The German Pinscher originated in Standard Schnauzer breedings several hundred years ago. There occurred in these litters both smooth-coated and wire-coated puppies. The smooth were bred to the smooth (resulting in German Pinschers) and the wire were bred to the wire (resulting in Standard Schnauzers). The German Pinscher was recognized in 1879 in Germany and the Pinscher Schnauzer Klub was founded in 1895 in Germany. If you import from Germany you will get a pedigree with Pinscher Schnauzer Klub on it. The breed club in America is the German Pinscher Club of America (GPCA), founded in 1985.

About the breed

German Pinschers are very people oriented, they would like to be with their people all of the time. They are physically and mentally very active. They are very good watchdogs (missing nothing), but not usually nuisance barkers. They are very alert and when mature can be quite protective. Because of their territorialness, they must be trained from an early age that you are the boss, not them (otherwise they may take over your house or at least your favorite chair).


German Pinschers do well in obedience training and we strongly recommend it as a means for bonding and control. If you don't want them in your face all the time (and believe me, you don't) you need to crate train them and set livable parameters. My dogs are trained to eat their meals and sleep overnight in their crates. We start crate training the puppies when they have their ears done at nine weeks of age. They look upon their crates as their comfortable place and should not be kept in their crates as punishment. If you and the dog learn to use the crate when you are unable to supervise the puppy, it will be in the crate with its favorite toy, not chewing on your furniture. It will certainly prefer to wait until it can go outside to go to the bathroom (they don't want to soil where they eat and sleep). German Pinschers need alot of exercise and also human companionship, so you don't want to keep them crated for long periods.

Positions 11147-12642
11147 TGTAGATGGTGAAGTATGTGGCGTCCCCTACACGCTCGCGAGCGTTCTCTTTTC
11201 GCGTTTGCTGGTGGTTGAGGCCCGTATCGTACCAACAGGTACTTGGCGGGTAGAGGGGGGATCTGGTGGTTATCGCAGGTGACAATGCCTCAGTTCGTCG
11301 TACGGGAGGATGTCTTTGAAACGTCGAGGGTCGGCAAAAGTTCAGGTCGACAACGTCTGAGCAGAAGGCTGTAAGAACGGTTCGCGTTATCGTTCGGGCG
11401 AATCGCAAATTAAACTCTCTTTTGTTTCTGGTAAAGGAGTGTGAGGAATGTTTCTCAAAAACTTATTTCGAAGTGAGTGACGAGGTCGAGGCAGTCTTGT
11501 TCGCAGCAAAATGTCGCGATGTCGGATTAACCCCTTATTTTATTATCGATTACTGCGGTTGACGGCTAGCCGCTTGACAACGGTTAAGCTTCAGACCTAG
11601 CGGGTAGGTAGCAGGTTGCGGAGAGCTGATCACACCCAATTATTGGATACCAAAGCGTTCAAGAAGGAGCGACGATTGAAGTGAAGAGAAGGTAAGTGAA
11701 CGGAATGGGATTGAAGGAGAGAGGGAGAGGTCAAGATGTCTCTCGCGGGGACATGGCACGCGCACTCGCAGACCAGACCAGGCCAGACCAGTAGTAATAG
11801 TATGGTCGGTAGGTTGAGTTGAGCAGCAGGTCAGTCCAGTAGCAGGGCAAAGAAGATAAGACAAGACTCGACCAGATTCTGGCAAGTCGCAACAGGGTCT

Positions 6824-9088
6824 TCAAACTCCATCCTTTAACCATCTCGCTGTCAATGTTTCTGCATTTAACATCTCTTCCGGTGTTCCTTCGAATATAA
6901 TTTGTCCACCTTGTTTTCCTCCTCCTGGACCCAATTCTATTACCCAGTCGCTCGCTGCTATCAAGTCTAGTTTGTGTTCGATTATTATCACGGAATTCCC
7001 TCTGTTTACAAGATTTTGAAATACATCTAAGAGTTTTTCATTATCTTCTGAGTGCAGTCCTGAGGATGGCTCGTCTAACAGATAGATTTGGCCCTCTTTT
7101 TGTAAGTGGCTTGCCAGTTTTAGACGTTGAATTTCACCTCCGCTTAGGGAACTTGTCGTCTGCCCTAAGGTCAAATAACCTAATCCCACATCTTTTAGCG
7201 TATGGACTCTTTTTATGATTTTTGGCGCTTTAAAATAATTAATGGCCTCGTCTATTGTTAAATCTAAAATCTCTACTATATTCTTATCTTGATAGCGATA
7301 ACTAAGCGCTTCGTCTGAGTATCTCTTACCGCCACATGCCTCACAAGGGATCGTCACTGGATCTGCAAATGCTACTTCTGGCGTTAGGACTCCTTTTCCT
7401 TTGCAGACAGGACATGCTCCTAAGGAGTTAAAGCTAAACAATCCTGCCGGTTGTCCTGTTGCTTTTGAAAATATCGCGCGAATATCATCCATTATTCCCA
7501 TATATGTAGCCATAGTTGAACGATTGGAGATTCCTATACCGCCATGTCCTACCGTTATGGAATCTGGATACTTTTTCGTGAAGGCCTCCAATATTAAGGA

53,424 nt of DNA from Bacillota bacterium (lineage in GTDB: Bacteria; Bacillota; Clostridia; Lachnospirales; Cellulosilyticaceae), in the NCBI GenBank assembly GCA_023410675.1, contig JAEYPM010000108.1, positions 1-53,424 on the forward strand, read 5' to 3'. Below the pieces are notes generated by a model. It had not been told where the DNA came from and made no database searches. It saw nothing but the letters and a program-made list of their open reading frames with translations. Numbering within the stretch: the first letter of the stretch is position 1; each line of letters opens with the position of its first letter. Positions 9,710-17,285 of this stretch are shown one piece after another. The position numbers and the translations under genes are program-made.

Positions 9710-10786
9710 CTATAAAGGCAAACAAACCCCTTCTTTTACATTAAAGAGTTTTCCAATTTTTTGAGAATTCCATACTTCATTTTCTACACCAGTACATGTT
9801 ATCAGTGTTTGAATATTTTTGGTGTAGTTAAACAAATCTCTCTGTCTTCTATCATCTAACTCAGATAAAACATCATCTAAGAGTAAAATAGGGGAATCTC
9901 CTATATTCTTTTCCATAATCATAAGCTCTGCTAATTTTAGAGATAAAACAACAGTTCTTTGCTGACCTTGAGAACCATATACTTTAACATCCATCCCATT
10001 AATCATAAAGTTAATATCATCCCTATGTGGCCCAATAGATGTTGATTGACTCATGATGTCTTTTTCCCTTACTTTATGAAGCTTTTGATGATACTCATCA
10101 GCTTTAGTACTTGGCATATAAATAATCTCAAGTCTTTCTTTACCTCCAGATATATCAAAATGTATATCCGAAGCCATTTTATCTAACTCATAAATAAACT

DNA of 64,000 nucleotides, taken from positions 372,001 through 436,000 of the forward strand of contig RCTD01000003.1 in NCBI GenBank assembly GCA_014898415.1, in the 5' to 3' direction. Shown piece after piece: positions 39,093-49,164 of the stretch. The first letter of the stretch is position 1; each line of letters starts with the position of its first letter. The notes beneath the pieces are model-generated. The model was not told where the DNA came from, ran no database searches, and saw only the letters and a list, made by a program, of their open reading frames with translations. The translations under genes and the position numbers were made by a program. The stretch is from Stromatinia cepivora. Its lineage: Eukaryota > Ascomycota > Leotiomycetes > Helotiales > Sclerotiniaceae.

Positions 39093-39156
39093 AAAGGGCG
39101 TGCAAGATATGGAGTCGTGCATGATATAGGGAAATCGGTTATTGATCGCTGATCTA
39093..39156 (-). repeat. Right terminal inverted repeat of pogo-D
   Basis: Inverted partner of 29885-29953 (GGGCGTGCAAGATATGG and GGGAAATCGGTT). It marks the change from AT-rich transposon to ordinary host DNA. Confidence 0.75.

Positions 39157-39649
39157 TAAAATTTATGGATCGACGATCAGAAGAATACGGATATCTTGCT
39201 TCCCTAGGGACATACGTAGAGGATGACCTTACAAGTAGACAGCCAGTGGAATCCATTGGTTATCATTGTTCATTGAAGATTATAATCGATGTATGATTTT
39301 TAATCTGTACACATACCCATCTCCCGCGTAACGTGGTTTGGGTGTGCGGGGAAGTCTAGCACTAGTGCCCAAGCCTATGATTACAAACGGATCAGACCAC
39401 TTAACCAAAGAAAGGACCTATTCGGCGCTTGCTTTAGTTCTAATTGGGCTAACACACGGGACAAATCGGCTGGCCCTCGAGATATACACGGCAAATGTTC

An extremely high percentage of the inquiries come from people who just love the way the dog looks and want to know about the temperament.

German Pinschers are actually basically ratter type dogs. Therefore, they do have a terrier type of temperament. They can be bull headed and stubborn, but they were also selectively bred to be territorial, so we show this breed in the Working/Guarding Group. One of the mistakes that so many people make is that, since they are in the "Working" group, they must really like to work for you. This is not necessarily the case with some working dogs. A number of the rare breed working group dogs were bred to work independent of any instruction from man. This generally can make this group of dogs more "free thinking" than others. Are German Pinschers trainable? Absolutely, but you need patience and a bit of craftiness on the owners part.